Heart & Vascular

Patient Story: Geneva Walters

When Geneva Walters, 79, suffered a heart attack, her doctors soon found that her case posed special problems.

Normally, to examine blockages in her arteries, cardiologists would have inserted a catheter tube into the large femoral artery in her leg, near the groin, and threaded it up to her heart. But due to the complexity of Walters’ coronary disease—and her previous lower-extremity surgery—performing this traditional cardiac catheterization procedure was not an option.

Instead, cardiologist Timothy Ball, M.D., who examined Walters at Carilion Roanoke Memorial Hospital, proposed a different path to her heart: through the smaller radial artery in her wrist.

Walters, who had traveled to Roanoke from her home town of Princeton, West Virginia, was ecstatic to learn she had an alternative.

Radial catheterization, as this procedure is called, is increasingly being favored by cardiologists such as Dr. Ball, who cite its increased comfort and safety. Some studies have also found it to result in fewer complications than the femoral approach.

Dr. Ball, who recently came to Carilion Clinic from Dartmouth-Hitchcock Medical Center in Lebanon, New Hampshire, is a firm believer in the procedure. “The radial artery is a more patient-friendly access point,” he says. “I prefer to use the radial artery if possible because it is associated with lower bleeding risk, more patient comfort, shorter recovery time, less risk of nerve trauma, and lower rates of complication.”

“Some patients are not good candidates for the traditional femoral catheterization,” he says. This may be due to their weight; back or spine problems; peripheral artery disease; or restless legs syndrome. “The radial approach can be very beneficial for those patients,” Dr. Ball says.

Unlike the femoral approach, which requires patients to lie on their backs for several hours after the procedure to prevent bleeding, the radial approach allows patients to get up and move around right away.

“Patient response to this procedure has been great,” Dr. Ball says. “Personally, my favorite aspect is having my patients be able to get up and walk with me immediately afterwards to the recovery room.”

Also, when bleeding complications occur using the femoral approach, bleeding into the leg can be slow, subtle, and hidden until a large amount of blood is lost. If a similar complication occurs using the radial artery, bleeding can be seen immediately near the skin and can be easily controlled by firm external pressure. Bleeding complications are seen in five to eight percent of femoral cases, compared to one to two percent of radial cases.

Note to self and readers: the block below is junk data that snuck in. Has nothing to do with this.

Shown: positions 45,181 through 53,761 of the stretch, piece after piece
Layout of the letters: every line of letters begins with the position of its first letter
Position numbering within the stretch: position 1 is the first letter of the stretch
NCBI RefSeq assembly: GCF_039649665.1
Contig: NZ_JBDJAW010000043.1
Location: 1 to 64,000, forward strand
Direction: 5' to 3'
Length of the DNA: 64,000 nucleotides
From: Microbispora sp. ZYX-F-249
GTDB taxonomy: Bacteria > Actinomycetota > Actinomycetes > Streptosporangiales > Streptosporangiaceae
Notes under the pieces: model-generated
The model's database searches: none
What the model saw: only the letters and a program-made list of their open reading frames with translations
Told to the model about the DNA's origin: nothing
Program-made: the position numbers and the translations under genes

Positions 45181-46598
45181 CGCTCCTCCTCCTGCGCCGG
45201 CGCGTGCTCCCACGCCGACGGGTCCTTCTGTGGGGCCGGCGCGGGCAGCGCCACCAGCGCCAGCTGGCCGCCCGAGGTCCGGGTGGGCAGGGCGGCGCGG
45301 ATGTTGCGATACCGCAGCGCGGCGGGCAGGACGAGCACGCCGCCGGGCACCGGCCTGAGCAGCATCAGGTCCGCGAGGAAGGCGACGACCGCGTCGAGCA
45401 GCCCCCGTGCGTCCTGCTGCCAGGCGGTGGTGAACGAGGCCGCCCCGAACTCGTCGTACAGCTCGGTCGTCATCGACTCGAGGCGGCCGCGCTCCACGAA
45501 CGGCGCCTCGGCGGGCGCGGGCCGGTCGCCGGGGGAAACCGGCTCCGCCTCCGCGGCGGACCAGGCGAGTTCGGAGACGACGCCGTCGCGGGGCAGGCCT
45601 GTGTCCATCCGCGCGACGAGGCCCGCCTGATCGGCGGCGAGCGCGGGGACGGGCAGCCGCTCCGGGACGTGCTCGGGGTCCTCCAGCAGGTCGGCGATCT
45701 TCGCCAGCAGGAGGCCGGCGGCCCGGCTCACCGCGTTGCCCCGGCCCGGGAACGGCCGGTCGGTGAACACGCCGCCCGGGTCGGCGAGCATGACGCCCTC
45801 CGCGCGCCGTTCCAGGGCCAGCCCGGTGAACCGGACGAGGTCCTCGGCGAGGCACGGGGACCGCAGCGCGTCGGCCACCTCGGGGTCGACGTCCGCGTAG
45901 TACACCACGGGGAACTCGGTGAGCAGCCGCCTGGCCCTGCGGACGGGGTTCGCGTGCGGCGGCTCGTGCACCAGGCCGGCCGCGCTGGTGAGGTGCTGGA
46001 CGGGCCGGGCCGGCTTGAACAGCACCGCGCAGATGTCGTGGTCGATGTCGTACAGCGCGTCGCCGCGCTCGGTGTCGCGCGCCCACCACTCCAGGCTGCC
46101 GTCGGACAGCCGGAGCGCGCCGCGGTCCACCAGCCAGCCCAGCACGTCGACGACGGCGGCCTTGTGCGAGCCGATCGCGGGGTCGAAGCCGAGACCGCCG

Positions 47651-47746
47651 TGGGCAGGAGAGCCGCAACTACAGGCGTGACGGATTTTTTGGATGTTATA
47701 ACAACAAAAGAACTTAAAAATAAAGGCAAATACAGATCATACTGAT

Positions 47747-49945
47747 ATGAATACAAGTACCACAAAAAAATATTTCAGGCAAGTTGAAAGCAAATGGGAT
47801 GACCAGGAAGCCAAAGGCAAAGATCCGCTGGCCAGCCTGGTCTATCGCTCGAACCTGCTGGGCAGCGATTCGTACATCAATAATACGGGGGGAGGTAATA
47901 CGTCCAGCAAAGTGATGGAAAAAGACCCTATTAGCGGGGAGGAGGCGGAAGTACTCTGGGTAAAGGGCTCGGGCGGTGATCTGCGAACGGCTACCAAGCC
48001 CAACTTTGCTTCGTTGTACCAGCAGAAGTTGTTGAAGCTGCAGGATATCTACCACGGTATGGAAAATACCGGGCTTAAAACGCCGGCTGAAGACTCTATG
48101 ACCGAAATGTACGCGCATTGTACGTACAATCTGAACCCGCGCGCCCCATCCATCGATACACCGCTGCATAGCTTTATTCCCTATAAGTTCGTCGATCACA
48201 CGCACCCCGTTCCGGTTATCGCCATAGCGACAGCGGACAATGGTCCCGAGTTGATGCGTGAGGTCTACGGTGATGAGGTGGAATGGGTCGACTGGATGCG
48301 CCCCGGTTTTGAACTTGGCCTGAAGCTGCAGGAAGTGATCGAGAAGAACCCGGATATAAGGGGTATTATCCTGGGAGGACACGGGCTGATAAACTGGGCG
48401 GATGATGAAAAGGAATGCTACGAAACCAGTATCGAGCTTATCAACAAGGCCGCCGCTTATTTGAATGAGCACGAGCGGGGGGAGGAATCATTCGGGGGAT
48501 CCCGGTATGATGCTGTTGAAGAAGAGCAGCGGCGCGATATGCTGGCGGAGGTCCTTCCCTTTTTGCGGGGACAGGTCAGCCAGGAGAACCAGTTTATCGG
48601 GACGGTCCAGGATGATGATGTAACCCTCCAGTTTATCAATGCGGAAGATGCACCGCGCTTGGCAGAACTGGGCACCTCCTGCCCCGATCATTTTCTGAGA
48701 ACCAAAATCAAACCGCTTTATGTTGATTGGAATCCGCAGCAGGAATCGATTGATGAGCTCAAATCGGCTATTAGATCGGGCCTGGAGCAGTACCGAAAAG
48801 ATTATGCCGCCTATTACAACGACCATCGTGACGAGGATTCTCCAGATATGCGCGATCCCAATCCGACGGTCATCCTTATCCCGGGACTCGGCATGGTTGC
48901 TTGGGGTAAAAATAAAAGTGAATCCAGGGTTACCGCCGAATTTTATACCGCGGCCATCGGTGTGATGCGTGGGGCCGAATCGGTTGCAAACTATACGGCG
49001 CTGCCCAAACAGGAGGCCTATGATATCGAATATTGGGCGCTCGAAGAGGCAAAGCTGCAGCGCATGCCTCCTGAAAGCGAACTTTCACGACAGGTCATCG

“There is an increasing body of data over the last five years showing that bleeding complications are a predictor of mortality and morbidity,” says Dr. Ball. “Anything you can do to minimize bleeding is encouraged, and bleeding complications are markedly reduced through the use of the radial artery.”

Roanoke Memorial, which performs thousands of catheterizations annually, has six catheterization labs, making it one of the largest such facilities in the state. Dr. Ball is one of the cardiologists there who can perform catheterization either through the femoral or radial approach.

Throughout the United States, less than five percent of hospitals now perform radial catheterizations. They are technically more difficult because the radial artery is significantly smaller than the femoral artery, and cardiologists are required to go through extensive training to master the procedure.

In treating Walters, Dr. Ball was able to use the radial approach to reach her heart, and he injected a dye through a catheter tube to identify cholesterol deposits in her diseased arteries. A stent was then inserted to stabilize the arteries, restoring blood flow.

“I was so happy afterwards that I felt like hugging Dr. Ball,” Walters says. “It was amazing. I got up right afterwards and felt fine. Everyone there was wonderful.”

Radial catheterization is not for every heart patient, however, cautions Dr. Ball. In patients where the radial artery may be used as a conduit for bypass surgery, or in those with arteries too small or too tortuous to pass the catheters, the radial approach cannot be used.

But for many patients—such as Geneva Walters—the radial approach has proved to be a life saver.

Spring / Summer 2011